Slovakia can be easily traveled criss-cross by car in one day. The largest span from east to west is 428.8 km and the shortest 77.6 km. Total area of Slovakia is 49 036 km2. In this relatively small area there are many cultural and historical sites referring to the events that took place in Slovakia during several millennia. Skull cast GanovceSlovak territory was inhabited in prehistoric times. From this period several archaeological artifacts are preserved and placed in the national history museums in many cities of Slovakia. Havranok Celtic settlementsTo the most valuable preserved artifacts belongs a prehistoric Neanderthal skull cast from the prehistoric site of Gánovce. Prehistoric settlements were excavated in Smolenice, Čaka, Očkov, Nitriansky Hrádok; one of Celtic settlements Havránok was discovered near Liptovská Mara and many others... The territory of Slovakia was the border area of the Roman Empire, limes Romanus of the Roman Empire. Romans led several wars of conquest on the territory of today's Slovakia.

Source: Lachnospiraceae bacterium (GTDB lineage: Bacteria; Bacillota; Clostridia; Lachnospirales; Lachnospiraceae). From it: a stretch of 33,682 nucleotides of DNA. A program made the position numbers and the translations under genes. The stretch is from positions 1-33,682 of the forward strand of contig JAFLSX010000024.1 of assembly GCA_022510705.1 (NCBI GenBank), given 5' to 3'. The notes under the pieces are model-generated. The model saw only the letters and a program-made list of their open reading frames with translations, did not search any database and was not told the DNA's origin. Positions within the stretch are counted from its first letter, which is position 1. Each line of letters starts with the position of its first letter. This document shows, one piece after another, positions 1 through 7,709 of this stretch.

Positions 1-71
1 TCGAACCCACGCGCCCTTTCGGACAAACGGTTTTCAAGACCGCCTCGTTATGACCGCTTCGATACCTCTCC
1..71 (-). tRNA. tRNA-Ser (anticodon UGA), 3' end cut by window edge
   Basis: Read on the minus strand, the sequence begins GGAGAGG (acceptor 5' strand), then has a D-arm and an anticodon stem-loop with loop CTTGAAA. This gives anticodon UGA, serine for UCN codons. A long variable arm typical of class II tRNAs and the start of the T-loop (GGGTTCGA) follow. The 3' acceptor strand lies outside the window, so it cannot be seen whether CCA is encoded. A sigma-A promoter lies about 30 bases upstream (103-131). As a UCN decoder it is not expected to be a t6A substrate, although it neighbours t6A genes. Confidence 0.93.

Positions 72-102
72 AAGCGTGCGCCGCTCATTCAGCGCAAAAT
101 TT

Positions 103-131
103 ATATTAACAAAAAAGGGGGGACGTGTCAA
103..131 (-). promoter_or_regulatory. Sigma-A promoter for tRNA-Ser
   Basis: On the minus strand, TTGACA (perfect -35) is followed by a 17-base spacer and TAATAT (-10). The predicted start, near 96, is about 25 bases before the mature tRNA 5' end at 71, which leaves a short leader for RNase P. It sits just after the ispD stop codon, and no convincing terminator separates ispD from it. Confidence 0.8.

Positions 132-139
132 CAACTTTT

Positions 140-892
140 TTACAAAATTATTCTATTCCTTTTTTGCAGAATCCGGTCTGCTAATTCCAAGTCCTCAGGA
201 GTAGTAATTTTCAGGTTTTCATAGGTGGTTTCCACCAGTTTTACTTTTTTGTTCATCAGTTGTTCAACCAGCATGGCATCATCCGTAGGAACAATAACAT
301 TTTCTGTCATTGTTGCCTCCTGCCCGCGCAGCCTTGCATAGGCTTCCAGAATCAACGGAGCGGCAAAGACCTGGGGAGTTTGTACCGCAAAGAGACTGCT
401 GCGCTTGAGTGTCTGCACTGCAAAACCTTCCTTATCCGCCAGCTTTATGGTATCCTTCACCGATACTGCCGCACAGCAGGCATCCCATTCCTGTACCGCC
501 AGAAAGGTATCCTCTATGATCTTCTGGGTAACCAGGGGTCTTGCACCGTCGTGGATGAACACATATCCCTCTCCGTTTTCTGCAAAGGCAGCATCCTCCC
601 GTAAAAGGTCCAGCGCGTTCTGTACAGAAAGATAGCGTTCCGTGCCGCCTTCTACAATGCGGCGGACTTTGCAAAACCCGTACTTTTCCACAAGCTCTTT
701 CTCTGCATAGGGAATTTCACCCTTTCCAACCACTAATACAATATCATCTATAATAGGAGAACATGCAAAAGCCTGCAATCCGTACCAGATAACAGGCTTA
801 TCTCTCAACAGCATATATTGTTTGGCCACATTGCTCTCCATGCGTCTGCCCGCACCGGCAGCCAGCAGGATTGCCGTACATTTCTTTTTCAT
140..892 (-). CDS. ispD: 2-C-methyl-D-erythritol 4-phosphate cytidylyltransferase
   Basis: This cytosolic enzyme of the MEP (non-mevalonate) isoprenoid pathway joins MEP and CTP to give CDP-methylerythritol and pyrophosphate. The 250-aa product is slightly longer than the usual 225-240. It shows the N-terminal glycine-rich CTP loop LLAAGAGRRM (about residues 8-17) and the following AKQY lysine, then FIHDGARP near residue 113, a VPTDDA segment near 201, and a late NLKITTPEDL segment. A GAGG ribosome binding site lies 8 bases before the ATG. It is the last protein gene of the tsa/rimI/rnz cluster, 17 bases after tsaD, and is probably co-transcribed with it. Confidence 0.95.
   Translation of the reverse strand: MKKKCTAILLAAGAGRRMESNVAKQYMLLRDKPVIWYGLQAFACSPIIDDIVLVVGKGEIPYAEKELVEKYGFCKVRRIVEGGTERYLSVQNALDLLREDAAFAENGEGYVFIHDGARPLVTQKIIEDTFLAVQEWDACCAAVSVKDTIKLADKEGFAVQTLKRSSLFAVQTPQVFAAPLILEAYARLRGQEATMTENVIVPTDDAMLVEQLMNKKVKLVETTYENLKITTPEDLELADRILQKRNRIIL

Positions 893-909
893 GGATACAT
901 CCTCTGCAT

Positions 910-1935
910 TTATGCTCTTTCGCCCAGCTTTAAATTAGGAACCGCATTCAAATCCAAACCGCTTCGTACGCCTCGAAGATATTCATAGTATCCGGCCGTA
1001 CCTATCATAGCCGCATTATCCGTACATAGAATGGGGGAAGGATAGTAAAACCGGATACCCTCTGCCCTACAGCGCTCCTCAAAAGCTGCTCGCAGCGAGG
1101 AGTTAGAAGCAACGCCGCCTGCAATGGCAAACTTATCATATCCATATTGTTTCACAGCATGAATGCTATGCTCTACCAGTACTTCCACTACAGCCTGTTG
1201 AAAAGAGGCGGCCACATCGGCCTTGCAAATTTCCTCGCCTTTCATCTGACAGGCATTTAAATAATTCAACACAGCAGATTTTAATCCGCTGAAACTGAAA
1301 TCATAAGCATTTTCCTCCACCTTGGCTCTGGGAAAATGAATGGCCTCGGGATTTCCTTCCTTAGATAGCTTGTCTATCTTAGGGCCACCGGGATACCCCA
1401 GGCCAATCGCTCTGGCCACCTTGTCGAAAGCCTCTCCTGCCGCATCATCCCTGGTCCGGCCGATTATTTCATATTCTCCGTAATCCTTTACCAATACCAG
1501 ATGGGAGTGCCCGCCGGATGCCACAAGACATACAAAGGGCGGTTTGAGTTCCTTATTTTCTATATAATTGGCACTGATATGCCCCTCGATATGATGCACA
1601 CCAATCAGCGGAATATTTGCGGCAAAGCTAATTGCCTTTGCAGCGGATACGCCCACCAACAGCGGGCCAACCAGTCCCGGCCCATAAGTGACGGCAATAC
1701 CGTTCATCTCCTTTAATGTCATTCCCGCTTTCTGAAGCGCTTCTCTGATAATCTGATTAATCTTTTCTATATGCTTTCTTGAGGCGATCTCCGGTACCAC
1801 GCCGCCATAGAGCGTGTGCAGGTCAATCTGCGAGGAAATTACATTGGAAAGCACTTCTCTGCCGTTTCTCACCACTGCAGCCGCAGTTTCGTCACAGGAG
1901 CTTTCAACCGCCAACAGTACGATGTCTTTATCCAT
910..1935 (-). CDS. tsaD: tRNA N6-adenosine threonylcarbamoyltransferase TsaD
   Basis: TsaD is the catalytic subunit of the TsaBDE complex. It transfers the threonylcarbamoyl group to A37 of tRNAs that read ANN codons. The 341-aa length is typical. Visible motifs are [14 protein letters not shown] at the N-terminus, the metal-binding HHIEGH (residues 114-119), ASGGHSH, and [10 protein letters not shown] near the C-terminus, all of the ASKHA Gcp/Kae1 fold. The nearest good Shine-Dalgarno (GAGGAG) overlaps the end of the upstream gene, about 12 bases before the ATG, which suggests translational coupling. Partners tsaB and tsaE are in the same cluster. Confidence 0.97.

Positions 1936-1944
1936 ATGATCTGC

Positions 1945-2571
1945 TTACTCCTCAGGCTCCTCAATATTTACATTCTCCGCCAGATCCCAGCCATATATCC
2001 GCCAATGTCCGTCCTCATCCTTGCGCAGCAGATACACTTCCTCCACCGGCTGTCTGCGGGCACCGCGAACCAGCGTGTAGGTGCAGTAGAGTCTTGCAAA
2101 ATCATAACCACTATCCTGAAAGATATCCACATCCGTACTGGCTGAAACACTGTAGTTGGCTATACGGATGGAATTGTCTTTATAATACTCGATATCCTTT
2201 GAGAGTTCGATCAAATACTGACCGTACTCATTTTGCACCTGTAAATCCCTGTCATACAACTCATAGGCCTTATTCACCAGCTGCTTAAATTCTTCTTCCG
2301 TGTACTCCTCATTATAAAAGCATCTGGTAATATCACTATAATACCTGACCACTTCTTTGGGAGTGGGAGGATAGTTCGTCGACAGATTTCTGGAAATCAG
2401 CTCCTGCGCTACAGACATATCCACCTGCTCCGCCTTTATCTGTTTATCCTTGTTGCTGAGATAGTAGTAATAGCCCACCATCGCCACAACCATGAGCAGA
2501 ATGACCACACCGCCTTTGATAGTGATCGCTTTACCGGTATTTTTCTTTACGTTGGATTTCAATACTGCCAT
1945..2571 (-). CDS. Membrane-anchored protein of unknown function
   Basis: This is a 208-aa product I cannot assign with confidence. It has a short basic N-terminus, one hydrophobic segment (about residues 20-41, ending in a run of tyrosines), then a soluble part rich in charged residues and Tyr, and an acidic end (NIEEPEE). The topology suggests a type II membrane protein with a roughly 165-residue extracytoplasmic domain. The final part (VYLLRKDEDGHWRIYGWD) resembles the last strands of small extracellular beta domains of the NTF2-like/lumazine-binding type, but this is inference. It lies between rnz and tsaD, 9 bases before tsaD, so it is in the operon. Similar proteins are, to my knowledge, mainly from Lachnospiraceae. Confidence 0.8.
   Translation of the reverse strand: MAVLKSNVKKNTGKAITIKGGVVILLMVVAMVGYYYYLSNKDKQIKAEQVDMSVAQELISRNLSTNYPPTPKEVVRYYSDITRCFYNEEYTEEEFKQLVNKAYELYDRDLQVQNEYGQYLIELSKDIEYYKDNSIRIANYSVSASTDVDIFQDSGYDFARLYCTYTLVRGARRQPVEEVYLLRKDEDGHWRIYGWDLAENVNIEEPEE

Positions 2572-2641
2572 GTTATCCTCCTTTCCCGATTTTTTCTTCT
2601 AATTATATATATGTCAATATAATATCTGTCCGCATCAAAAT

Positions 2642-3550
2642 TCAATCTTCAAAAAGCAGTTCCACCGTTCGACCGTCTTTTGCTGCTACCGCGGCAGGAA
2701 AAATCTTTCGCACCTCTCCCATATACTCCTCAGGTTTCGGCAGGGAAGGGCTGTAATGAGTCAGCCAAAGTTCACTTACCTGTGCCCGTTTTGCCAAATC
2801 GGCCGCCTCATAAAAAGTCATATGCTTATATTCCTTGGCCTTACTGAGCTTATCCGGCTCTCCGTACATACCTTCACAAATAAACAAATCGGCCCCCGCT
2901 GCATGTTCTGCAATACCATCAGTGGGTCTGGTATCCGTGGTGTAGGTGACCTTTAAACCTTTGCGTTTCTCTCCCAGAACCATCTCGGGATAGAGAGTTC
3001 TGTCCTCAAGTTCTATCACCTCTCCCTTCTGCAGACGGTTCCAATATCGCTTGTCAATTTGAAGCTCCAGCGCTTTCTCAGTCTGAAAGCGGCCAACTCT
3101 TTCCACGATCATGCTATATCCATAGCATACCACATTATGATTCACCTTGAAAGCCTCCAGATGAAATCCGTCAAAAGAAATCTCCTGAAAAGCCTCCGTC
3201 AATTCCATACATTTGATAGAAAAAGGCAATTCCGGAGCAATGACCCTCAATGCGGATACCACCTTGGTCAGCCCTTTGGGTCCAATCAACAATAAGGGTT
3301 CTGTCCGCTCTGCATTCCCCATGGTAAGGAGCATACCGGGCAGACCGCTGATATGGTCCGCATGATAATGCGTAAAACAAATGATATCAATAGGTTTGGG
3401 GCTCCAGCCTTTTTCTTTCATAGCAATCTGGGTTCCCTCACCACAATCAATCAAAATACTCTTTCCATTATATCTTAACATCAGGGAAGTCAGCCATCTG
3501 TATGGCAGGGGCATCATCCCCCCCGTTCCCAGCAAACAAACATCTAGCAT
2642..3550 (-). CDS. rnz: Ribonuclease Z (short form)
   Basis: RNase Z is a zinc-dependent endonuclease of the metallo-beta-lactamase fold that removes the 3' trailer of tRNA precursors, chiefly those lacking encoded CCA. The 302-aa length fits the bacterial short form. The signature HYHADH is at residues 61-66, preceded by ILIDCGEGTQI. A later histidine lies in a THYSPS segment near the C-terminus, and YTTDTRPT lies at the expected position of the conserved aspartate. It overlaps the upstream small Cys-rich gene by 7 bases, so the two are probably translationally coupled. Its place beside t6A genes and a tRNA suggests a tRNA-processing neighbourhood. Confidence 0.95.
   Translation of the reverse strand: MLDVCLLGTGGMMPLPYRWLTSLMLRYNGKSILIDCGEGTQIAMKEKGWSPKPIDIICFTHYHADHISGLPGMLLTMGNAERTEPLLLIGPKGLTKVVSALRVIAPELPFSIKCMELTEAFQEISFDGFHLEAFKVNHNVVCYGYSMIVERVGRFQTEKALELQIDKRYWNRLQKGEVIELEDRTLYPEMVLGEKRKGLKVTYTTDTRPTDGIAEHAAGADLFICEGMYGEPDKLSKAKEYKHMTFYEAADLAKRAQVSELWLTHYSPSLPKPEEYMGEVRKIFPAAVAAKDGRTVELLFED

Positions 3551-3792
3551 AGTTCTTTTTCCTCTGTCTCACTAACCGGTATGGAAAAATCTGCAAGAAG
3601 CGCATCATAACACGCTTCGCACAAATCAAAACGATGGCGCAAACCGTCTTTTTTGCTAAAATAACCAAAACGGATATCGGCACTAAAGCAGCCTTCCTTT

In the year 179, commander of the Roman legions Maximilianus Valerius, after winning the battle with Marcomanns, had carved an inscription dedicated to the goddess of victory on a rock reef, on which Trencin Castle was built in later centuries. Tatar raids As a result of the geographical location of Slovakia in Central Europe, raids and military incursions became frequent. The territory of Slovakia was during the centuries threatened by military incursions of Rome, Frankish Empire, the Tatars, the Turks. Despite these threats Slovaks managed to preserve their historical and national identity. Trencin CastleA vibrant Middle Ages in Slovakia (especially from the 14th century) saw the construction and ongoing refurbishment of many outstanding castles and several notable cathedrals. Throughout this period, the Slovak lands were under the Kingdom of Hungary, eventually included in the Habsburg Empire of Austria-Hungary. Velvet revolution The 20th century saw several changes in how Slovakia was ruled, for both better and for worse, with a communist regime taking control of Czechoslovakia in 1948. Although the visitor still finds influences of this totalitarian period (which ended in a nonviolent Velvet revolution in 1989), Slovakia's identity today is above all that of a thriving new market economy

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